On a Windows system, the environment variable AWP_ROOT<ver> is configured when Mechanical is installed, where <ver> is the Mechanical release number, such as 231 for release 2023 R1. PyMechanical automatically uses this environment variable (or variables if there are multiple installations of different versions) to locate the latest Mechanical installation. On a Linux system, you must configure the AWP_ROOT<ver> environment variable to point to the absolute path of a Mechanical installation.

Starting a remote session

To start a remote session of Mechanical on your computer from Python, use the launch_mechanical() method. This methods returns an object representing the connection to the session:

import ansys.mechanical.core as pymechanical

mechanical = pymechanical.launch_mechanical()

Running commands on the remote session

Given a connection to a remote session, you can send an IronPython script. This uses the built-in scripting capabilities of Mechanical. Here is an example:

result = mechanical.run_python_script("2+3")
result = mechanical.run_python_script("ExtAPI.DataModel.Project.ProjectDirectory")

Using an embedded instance of Mechanical as a Python object

PyMechanical also supports directly embedding an instance of Mechanical as a Python object. In this mode, there is no externally running instance of Mechanical. This feature is supported on Windows for version 2023 R1 and later, and it will be supported on Linux for version 2023 R2 and later. Here is an example:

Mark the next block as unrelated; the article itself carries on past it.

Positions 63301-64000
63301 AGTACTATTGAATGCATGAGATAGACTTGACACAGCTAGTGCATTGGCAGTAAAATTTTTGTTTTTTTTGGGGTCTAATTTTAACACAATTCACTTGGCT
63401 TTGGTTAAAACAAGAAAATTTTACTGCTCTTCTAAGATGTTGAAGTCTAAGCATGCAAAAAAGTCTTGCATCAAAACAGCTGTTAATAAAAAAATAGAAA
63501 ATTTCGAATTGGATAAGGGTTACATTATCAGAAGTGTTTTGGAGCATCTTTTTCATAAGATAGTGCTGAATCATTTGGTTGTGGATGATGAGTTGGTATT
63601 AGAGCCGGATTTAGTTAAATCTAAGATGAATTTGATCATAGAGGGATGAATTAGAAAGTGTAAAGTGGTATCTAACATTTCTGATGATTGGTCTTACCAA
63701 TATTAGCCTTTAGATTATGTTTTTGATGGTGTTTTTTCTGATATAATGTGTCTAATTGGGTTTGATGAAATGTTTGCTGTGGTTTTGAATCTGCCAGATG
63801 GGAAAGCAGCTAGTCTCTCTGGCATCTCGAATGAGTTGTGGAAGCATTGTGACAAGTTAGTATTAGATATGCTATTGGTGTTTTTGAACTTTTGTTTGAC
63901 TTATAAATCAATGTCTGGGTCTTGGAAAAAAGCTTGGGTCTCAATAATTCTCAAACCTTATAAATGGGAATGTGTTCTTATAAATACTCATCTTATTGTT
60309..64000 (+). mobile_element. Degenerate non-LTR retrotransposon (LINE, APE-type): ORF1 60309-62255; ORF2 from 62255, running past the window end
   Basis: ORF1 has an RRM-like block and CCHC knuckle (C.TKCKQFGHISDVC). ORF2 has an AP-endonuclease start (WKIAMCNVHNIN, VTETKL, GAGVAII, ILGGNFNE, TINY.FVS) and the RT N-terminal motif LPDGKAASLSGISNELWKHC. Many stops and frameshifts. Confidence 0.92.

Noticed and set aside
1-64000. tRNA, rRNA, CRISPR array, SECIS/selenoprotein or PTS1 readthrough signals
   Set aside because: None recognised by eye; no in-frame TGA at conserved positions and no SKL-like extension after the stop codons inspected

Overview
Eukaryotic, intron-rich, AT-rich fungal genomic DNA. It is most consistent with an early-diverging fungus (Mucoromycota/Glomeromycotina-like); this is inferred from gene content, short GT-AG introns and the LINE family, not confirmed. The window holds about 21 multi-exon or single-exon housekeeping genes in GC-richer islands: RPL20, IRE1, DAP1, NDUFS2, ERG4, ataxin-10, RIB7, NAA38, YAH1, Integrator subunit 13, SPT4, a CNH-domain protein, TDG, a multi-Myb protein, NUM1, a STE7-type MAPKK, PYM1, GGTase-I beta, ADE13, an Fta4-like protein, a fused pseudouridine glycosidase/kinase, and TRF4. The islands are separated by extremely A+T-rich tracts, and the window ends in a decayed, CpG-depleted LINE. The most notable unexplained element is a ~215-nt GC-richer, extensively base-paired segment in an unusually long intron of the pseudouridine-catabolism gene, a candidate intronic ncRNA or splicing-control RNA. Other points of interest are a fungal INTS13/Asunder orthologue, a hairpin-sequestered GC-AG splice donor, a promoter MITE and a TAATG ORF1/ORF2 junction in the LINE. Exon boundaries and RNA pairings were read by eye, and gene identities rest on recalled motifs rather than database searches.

import ansys.mechanical.core as pymechanical

app = pymechanical.App()
result = app.ExtAPI.DataModel.Project.ProjectDirectory


This project takes advantage of tox. This tool automates common development tasks (similar to Makefile), but it is oriented towards Python development.

Using tox

While Makefile has rules, tox has environments. In fact, tox creates its own virtual environment so that anything being tested is isolated from the project to guarantee the project’s integrity.

The following environment commands are provided:

  • tox -e style: Checks for coding style quality.

  • tox -e py: Checks for unit tests.

  • tox -e py-coverage: Checks for unit testing and code coverage.

  • tox -e doc: Checks for documentation-building process.

Raw testing

If required, from the command line, you can call style commands like black, isort, and flake8. You can also call unit testing commands like pytest. However, running these commands do not guarantee that your project is being tested in an isolated environment, which is the reason why tools like tox exist.

Using pre-commit

The style checks implemented for PyMechanical take advantage of pre-commit. Developers are not forced but are encouraged to install this tool by running this command:

python -m pip install pre-commit && pre-commit install


For building documentation, you can run the usual rules provided in the Sphinx make file. Here is an example:

#  build and view the doc from the POSIX system
make -C doc/ html && your_browser_name doc/html/index.html

# build and view the doc from CMD / PowerShell environment
.\doc\make.bat clean
.\doc\make.bat html
start .\doc\_build\html\index.html

However, the recommended way of checking documentation integrity is to use tox:

tox -e doc && your_browser_name .tox/doc_out/index.html


If you would like to create either source or wheel files, start by installing the building requirements and then executing the build module:

python -m pip install -U pip
python -m flit build
python -m twine check dist/*